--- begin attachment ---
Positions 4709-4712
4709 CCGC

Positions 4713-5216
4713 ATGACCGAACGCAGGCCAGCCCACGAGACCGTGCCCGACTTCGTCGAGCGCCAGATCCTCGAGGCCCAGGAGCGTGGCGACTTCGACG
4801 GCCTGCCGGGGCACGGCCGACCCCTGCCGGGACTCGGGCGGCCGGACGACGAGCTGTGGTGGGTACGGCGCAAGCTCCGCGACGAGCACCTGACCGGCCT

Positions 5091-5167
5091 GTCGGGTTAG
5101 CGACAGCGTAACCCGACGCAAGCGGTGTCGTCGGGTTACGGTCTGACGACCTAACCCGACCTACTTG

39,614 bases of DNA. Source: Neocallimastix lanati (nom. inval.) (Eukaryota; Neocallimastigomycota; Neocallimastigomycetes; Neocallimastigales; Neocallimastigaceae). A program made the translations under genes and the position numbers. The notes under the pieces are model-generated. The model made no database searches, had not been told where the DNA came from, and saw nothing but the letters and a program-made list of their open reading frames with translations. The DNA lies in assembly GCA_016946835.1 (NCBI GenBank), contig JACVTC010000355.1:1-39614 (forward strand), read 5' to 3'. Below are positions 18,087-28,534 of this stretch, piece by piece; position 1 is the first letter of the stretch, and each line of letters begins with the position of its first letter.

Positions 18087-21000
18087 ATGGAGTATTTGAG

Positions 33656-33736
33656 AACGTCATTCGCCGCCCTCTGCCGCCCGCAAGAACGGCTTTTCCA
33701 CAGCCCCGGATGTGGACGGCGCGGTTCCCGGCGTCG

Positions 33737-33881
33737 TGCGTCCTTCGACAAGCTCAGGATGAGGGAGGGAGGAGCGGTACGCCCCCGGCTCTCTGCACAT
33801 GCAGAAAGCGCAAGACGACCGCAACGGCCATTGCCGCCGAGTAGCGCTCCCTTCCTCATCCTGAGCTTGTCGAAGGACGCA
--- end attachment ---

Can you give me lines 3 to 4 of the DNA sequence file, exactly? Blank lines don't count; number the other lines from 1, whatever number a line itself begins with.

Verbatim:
Positions 4713-5216
4713 ATGACCGAACGCAGGCCAGCCCACGAGACCGTGCCCGACTTCGTCGAGCGCCAGATCCTCGAGGCCCAGGAGCGTGGCGACTTCGACG